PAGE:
Then why am I afraid?

Choosing the Right Path

As anyone who has ever been into photography knows well, it takes a lot of time to learn photography. Time that gets subtracted from the daily schedule when I can practice and improve my writing. You see, I’ve been so much invested into photography, at certain point I realized I haven’t been writing enough. As a result my flow has slowed down, traffic to my blogs have reduced, so has my income from writing.

I was forced to pause for a moment and ask myself, “What am I doing?”

robi bangladesh

It takes incredible amount of time and patience to learn a craft. And managing time to learn that craft while still maintaining a day job and study is an art in itself. But sometimes, it’s just too much and you don’t have enough time to manage all of them. That is precisely when you need to prioritize.

Passion vs Skill

Photography is a risky business. From a career viewpoint, very few get to be a full time professional photographer. There are many reasons why it’s a tough business. I won’t get to those reasons in today’s post. I’ll just say, I’m not very good at it.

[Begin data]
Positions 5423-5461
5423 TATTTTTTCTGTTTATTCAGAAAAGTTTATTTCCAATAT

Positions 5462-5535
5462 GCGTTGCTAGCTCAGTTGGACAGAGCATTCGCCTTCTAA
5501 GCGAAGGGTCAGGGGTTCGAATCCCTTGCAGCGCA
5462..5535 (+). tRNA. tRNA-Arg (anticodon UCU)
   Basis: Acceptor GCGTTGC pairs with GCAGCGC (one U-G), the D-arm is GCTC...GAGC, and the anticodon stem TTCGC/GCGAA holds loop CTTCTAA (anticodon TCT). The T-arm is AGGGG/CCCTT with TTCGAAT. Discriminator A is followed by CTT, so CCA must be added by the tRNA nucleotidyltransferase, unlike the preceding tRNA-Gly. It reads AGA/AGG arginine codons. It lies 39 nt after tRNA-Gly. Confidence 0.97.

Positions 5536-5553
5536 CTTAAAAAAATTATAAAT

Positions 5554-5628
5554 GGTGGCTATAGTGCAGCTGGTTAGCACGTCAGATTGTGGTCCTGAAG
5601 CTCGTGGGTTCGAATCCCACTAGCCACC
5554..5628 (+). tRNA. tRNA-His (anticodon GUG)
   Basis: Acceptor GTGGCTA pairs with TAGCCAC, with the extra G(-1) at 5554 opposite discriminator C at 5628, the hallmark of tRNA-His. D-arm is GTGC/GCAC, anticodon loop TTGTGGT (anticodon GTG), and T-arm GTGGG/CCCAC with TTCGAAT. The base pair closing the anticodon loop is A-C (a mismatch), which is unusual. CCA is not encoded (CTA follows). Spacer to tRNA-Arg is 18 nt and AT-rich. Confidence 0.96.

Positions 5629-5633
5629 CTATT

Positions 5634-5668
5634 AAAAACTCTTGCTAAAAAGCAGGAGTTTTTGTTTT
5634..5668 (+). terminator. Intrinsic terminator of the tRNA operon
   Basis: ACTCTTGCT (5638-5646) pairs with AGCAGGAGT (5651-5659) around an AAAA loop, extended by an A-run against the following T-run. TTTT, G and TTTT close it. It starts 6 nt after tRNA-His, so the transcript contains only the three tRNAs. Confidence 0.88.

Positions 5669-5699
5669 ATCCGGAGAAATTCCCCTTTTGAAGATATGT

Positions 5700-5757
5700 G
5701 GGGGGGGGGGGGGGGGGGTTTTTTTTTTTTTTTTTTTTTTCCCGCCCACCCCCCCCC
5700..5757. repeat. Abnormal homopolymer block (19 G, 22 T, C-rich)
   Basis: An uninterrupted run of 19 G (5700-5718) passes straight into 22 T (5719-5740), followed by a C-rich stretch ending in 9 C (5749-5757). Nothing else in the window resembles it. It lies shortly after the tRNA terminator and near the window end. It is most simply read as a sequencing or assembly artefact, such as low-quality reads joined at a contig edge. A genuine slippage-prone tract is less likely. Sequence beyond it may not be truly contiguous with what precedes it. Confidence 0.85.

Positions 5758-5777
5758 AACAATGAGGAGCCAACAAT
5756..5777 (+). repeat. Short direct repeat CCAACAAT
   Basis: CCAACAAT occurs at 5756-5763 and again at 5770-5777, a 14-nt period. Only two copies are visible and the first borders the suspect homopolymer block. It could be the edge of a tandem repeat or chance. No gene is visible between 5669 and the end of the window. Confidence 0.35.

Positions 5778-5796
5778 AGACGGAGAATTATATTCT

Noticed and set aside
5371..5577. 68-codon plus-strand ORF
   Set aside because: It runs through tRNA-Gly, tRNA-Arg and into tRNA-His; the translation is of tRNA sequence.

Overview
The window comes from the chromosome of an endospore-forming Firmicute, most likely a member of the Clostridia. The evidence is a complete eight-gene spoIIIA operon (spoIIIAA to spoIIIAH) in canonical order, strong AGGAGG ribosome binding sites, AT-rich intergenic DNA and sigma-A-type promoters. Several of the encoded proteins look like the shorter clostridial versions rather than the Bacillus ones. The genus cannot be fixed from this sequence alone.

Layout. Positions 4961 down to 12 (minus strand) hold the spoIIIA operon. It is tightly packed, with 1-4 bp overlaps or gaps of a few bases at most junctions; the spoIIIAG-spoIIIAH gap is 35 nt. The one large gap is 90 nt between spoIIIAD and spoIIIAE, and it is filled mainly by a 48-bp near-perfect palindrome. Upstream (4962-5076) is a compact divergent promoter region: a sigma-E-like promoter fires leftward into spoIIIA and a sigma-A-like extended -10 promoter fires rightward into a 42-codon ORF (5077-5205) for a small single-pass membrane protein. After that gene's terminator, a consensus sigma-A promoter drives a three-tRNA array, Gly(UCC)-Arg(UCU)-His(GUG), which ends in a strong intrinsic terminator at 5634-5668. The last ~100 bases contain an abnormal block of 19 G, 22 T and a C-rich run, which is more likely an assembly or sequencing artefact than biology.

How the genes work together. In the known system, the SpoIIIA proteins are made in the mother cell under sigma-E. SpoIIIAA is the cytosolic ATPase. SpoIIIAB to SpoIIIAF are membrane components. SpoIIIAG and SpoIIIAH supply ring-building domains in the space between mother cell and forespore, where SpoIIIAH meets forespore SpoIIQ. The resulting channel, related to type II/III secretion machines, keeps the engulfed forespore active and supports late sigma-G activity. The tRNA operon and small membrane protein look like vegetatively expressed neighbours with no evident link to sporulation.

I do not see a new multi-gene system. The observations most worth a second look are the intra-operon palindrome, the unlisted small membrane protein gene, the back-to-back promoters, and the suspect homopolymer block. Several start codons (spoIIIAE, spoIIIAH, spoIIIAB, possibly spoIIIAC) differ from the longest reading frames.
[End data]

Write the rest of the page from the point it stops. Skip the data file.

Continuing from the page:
HP laptop power button

I brag about my ability to write. Granted, none of my articles are worth being published on The New York Times. I’m not that good. But I can write. I can write tirelessly. I’m constant, I’m skilled, and I have the willpower to keep writing to reach a goal. This didn’t come to me just because I wanted to be a writer or just because I kept practicing. There is this thing that they call God-given, I believe I’m like that in a way. I can write. I’m good at it. I’m a natural writer.

When I was deeply invested into photography, and that realization came into light that I was drifting away from writing by investing so much time in learning a craft that I didn’t have naturally, I asked myself, why did I get into photography to begin with? I am passionate enough, but I don’t have that natural talent (bragging, I know) as I have with writing. I don’t have the eye for incredible composition, beautiful color, or the skill to manage people.